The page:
Do you really want to get out of that Contract? Well perhaps now you can…Unfair Contract Laws will now apply to certain contracts entered into after 12 November 2016.
If the Court finds a particular term of that contract to be unfair, the clause will be unenforceable.
If the clause is essential to the Contract, the whole contract might then be unenforceable.
This might be of significant benefit to you, if you have signed up to a contract containing unfair/onerous terms. Finally, this might level the playing field between Contractors and Principals.
However, the laws will only apply to some contracts, not all.
What Contracts does it apply to?
The laws apply to any “standard form contract” entered into where (relevantly):
- It is for the supply of goods or services;
- One or more of the parties is a small business (that is, employs less than 20 people); and
- The price payable under the contract is no more than $300,000; or
- The contract has a duration of more than 12 months and the upfront price payable under the contract does not exceed $1,000,000.
The laws will also apply to any variations to an existing standard form contract (ie a contract entered into before 12 November 2016) where the variation is agreed after 12 November 2016.
The term “standard form contract” is not defined, however in ascertaining whether a contract is a standard form contract, the Court will consider such matters as:
- the respective bargaining power between the parties – that is, did one party have significantly more power than the other;
- whether or not a party was given a genuine opportunity to negotiate the terms of the Contract; and
- Whether in reality the contract was put on a “take it or leave it basis”.
Some people may be under the misapprehension that the standard or “pro-forma” contracts commonly published, for example, AS standard contracts or contracts marketed by industry bodies for use by members, are what is meant by “standard form contract”. That is not necessarily the case. Contracts are likely to be a “standard form contract” if they have been developed by a party (whether or not that document is based on a commonly published contract document) for their exclusive use on a regular basis. For example, a subcontract developed by a head contractor for their exclusive use with their subcontractors on projects. Such are often provided in the tender documents with no opportunity to negotiate amendments to the terms.
What is an unfair term?
As a non-exhaustive definition, the legislation provides that a clause will be unfair if it:
- would cause a significant imbalance in the parties’ rights and obligations arising under the Contract;
- is not reasonably necessary in order to protect the legitimate interests of the party who would be advantaged by the term; and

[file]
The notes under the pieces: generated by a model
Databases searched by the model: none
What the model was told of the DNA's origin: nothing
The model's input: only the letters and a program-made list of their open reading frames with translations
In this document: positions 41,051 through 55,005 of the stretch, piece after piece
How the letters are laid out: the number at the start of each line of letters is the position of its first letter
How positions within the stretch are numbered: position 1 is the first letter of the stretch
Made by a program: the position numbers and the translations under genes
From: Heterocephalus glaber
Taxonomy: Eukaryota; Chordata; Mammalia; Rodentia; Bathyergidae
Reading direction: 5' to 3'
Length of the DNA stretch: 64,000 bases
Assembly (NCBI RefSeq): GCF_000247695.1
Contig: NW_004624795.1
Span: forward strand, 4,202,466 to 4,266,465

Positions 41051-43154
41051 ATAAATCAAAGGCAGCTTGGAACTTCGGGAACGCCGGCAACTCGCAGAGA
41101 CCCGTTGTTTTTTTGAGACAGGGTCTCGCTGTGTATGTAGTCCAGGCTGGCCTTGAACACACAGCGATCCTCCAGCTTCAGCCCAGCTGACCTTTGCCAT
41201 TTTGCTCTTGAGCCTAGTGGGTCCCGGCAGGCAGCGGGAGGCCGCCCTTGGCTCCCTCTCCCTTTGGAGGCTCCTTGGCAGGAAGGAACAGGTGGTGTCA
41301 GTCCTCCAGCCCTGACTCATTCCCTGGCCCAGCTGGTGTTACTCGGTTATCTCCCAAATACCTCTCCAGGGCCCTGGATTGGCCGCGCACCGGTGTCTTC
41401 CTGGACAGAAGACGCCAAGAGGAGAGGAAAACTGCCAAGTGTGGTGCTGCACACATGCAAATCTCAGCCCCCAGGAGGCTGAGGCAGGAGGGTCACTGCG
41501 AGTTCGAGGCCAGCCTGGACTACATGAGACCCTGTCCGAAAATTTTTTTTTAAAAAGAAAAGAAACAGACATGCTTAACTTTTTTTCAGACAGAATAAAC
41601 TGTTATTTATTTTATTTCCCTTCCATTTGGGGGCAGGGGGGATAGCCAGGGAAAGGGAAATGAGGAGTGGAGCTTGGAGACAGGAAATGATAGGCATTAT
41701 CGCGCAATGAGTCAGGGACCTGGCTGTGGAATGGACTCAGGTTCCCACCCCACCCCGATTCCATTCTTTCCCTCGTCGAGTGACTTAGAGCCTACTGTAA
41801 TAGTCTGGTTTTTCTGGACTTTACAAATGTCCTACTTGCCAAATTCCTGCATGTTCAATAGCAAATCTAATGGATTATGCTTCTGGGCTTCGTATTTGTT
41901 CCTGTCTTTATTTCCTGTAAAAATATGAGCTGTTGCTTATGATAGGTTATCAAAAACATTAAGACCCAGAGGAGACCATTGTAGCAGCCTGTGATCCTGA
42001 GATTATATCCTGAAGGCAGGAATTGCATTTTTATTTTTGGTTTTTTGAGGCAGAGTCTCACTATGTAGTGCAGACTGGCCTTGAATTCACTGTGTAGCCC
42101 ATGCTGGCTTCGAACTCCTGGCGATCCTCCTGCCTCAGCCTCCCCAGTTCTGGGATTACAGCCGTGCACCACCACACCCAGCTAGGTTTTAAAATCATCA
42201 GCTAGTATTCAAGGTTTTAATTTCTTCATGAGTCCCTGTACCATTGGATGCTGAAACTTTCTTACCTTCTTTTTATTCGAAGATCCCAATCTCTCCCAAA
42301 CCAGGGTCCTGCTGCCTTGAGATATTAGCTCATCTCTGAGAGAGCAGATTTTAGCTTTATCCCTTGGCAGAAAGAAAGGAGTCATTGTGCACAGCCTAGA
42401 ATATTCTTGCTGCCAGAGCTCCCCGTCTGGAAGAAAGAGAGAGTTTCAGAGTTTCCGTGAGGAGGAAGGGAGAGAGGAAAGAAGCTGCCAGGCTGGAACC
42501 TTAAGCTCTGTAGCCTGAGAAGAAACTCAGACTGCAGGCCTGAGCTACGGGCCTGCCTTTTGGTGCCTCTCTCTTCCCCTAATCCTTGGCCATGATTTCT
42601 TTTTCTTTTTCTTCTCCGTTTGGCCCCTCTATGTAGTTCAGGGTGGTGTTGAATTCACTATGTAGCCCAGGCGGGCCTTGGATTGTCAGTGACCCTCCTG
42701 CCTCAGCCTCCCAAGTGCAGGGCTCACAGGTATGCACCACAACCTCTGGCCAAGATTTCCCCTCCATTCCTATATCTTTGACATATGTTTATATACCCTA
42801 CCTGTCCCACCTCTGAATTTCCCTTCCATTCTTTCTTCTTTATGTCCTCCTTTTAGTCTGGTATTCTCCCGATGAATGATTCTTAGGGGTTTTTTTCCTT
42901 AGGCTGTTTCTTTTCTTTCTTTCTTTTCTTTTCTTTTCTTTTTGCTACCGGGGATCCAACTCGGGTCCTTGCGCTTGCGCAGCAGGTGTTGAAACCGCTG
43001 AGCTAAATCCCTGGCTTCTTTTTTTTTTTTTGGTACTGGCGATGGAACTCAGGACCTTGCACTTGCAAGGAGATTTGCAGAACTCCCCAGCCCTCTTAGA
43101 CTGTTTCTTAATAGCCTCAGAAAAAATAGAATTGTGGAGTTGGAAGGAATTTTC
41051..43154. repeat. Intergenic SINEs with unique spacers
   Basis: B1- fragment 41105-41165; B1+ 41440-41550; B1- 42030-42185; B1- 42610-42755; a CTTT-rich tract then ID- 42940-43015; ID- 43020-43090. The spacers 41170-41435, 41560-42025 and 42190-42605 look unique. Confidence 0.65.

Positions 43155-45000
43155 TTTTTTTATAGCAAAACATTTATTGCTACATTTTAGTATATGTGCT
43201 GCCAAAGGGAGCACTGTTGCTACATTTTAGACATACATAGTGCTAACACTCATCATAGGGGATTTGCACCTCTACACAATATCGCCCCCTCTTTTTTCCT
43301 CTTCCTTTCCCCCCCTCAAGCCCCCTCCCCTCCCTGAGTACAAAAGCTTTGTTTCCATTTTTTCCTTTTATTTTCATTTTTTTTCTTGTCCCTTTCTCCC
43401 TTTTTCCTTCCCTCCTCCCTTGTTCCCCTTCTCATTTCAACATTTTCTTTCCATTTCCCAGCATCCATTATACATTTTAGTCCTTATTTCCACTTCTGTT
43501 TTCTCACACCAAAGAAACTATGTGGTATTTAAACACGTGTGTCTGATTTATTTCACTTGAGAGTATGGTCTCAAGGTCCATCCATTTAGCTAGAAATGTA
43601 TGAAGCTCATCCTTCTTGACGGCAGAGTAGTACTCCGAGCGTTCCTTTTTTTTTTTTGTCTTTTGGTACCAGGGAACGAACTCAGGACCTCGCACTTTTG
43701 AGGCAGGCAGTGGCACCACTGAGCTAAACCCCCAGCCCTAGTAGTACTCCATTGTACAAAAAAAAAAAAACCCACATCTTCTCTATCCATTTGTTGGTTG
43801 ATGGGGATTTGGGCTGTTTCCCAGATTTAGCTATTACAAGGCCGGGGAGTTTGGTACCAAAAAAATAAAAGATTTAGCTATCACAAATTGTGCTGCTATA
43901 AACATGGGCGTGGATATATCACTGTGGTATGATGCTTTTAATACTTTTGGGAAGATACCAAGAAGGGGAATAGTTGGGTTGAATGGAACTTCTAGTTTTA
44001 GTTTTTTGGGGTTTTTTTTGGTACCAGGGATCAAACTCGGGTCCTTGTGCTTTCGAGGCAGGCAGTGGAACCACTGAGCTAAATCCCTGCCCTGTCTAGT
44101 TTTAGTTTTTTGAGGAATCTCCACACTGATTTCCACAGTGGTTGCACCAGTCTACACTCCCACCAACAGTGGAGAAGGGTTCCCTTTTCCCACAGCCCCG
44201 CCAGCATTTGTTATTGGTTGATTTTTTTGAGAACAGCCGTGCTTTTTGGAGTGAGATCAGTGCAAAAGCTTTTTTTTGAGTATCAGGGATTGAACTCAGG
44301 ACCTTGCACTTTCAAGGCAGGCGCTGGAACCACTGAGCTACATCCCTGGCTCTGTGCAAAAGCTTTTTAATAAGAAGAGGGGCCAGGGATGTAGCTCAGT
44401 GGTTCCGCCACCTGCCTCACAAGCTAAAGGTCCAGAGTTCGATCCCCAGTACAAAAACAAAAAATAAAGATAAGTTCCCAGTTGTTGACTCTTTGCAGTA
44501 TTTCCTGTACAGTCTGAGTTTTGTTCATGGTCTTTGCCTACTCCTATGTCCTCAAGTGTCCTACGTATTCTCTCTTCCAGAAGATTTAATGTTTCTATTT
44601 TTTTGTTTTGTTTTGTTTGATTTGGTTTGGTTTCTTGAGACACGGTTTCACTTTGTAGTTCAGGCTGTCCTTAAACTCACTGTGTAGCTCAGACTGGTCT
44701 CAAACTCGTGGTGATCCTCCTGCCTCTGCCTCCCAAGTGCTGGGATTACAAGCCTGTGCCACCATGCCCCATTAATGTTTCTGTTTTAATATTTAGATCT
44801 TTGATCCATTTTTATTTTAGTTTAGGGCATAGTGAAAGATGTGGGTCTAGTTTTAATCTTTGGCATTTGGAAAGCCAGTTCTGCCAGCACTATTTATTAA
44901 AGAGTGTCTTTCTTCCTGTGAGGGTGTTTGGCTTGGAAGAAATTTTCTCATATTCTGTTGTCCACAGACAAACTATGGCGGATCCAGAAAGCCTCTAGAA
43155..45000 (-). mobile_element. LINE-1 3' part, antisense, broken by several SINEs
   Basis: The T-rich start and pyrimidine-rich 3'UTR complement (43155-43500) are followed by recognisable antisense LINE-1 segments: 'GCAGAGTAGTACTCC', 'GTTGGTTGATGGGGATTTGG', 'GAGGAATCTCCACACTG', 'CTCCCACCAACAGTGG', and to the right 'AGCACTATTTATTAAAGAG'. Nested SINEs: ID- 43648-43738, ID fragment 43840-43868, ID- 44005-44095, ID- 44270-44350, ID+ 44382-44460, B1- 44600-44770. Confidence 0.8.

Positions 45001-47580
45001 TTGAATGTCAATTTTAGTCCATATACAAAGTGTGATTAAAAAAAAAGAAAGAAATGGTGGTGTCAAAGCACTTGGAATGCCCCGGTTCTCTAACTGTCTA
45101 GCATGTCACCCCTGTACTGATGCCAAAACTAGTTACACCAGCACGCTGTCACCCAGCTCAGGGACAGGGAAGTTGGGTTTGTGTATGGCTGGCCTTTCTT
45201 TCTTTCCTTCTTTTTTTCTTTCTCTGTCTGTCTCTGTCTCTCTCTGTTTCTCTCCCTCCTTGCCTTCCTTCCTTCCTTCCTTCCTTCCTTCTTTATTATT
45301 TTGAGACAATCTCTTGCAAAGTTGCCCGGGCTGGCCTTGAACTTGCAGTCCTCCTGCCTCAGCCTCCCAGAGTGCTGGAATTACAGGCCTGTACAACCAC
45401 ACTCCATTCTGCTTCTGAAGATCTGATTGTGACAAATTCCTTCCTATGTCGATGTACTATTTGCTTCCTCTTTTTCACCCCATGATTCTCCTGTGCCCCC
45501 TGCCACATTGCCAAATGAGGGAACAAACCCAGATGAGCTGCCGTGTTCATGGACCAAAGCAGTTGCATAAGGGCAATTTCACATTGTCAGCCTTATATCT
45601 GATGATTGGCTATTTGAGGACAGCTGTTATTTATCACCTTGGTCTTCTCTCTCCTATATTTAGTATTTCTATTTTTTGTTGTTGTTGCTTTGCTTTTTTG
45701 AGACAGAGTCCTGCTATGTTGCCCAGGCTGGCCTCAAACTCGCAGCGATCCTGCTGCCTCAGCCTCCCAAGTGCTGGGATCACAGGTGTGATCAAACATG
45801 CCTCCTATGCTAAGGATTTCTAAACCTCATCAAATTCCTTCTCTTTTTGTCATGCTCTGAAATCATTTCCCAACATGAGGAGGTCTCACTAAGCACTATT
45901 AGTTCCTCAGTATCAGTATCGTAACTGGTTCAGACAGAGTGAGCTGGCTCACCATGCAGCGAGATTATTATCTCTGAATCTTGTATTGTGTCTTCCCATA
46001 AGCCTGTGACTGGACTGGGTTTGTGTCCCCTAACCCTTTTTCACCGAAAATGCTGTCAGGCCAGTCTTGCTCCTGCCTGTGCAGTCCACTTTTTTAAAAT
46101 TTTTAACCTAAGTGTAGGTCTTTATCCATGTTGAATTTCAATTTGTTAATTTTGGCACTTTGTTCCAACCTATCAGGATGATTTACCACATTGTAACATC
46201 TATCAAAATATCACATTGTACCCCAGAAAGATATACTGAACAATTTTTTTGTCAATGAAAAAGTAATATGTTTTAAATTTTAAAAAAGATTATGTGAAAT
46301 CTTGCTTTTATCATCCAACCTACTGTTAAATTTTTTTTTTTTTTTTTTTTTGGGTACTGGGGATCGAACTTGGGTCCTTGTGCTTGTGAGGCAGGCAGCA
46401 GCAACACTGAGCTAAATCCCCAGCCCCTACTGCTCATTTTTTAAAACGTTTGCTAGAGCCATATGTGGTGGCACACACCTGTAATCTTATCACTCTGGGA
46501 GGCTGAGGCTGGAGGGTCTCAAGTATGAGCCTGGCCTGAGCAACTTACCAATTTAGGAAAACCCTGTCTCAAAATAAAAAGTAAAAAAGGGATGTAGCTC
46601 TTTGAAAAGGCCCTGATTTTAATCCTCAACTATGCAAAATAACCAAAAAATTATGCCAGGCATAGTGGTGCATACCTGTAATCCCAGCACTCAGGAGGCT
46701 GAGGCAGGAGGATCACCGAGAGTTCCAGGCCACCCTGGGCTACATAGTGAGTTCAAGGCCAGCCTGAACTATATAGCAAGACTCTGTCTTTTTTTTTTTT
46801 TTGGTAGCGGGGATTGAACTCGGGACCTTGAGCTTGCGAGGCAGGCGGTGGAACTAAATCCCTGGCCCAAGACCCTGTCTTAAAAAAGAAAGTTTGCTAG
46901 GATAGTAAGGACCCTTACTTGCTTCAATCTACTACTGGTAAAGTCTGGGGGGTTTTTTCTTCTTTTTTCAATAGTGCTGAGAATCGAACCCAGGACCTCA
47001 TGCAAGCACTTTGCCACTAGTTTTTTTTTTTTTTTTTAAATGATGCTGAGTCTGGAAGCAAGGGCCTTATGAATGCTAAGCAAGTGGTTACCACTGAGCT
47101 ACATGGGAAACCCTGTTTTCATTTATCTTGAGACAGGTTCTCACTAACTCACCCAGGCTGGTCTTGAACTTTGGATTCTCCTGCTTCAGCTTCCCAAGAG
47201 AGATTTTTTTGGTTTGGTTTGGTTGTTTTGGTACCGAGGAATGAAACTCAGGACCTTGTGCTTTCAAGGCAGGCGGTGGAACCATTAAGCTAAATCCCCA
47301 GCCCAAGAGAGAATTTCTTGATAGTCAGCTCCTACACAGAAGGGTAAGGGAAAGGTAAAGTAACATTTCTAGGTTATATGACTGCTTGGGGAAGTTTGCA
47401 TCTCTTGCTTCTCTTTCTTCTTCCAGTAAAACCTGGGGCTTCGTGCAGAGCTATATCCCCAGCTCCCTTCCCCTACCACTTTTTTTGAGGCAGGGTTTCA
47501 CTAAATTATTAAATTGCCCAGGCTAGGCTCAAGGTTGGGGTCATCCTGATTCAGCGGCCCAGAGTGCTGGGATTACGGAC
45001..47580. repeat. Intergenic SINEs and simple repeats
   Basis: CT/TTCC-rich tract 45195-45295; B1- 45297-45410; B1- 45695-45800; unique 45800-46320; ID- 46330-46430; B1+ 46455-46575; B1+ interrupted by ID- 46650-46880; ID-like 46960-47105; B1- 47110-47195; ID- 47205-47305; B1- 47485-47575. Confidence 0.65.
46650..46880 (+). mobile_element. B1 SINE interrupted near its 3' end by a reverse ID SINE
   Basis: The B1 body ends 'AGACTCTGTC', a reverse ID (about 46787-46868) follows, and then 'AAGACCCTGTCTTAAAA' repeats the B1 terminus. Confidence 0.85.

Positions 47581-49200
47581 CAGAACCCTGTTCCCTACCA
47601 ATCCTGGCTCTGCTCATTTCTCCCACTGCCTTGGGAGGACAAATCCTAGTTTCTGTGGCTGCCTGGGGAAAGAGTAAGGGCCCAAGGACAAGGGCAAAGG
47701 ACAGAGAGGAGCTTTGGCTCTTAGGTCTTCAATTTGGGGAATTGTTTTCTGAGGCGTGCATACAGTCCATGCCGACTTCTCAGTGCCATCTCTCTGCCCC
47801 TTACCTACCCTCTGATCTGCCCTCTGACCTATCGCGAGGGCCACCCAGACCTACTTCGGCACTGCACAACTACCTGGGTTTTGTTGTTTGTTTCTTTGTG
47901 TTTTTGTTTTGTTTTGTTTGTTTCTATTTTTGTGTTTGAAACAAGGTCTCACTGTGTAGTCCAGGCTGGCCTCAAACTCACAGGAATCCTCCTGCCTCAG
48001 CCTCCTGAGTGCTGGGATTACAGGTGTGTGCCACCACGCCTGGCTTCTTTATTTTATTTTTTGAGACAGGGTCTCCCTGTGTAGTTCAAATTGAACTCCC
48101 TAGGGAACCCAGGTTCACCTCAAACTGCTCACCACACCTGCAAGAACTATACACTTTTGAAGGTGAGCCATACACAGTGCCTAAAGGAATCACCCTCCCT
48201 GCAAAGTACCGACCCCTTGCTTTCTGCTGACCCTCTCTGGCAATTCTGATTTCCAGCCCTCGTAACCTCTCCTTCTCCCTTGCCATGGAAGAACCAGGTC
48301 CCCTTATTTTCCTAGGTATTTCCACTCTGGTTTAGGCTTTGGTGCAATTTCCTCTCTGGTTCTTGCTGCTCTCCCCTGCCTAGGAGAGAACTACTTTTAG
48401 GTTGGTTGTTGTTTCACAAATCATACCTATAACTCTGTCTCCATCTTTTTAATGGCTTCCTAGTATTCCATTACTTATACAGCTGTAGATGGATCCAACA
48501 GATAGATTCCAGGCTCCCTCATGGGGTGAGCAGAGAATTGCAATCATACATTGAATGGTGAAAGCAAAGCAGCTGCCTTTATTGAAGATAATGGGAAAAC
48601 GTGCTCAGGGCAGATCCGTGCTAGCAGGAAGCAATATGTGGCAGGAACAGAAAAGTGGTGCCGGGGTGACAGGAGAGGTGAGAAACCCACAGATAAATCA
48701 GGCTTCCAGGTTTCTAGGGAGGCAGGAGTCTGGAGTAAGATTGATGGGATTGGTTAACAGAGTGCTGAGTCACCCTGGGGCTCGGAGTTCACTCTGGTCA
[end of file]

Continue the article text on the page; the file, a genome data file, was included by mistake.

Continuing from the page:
- would cause detriment (whether financial or otherwise) to a party if it were to be applied or relied on.
The legislation lists some examples of what might be considered to be unfair, being a clause that:
- permits one party (but not another party) to avoid or limit performance of the contract;
- permits one party (but not another party) to terminate the contract;
- penalises one party (but not another party) for a breach or termination of the contract;
- permits one party (but not another party) to vary the terms of the contract;
- permits one party (but not another party) to renew or not renew the contract;
- permits one party to vary the upfront price payable under the contract without the right of another party to terminate the contract;
- permits one party unilaterally to vary the characteristics of the goods or services to be supplied, or the interest in land to be sold or granted, under the contract;
- permits one party unilaterally to determine whether the contract has been breached or to interpret its meaning;
- limits one party’s vicarious liability for its agents;
- permits one party to assign the contract to the detriment of another party without that other party’s consent;
- limits one party’s right to sue another party; and
- limits the evidence one party can adduce in proceedings relating to the contract.
Again, the list is non-exhaustive. Practically speaking, the laws might apply to any clause in a contract which allows one party but not another a right to do or refrain from doing something.
So how might the laws affect you?
For the Contractor:
- If you have signed up to a standard form contract – and again, that does not necessarily mean a pro forma contract, it could extend to any contract in effect put on a “take it or leave it” basis;
- That Contract contains a clause that is unfair; and
- The contract was signed after 12 November 2016; or
- The unfair clause was included in the contract by a variation entered into after 12 November 2016,
then that clause and/or the Contract might be unenforceable against you. That can have serious implications to your rights and obligations which you may not be aware of until it is too late. If you believe the above might apply to you and you want to resist a clause of a contract and/or the whole contract being enforced against you, come and talk to us urgently!!
For the Principal/Head Contractor:
It is time to revisit your contracts and your contract entry process to ensure that any contract you enter with your subcontractors can be enforced. Come and talk to us about reviewing those contracts and that process, before it is too late! At the least, appropriate severance clauses need to be included in your contracts to give you the best argument that the rest of the contract will survive if one of the terms is determined to be unreasonable.
Disclaimer: Reliance on content.
The material distributed is general information only. The information supplied is not and is not intended to be, legal or other professional advice, nor should it be relied upon as such. You should seek legal or professional advice in relation to your specific situation.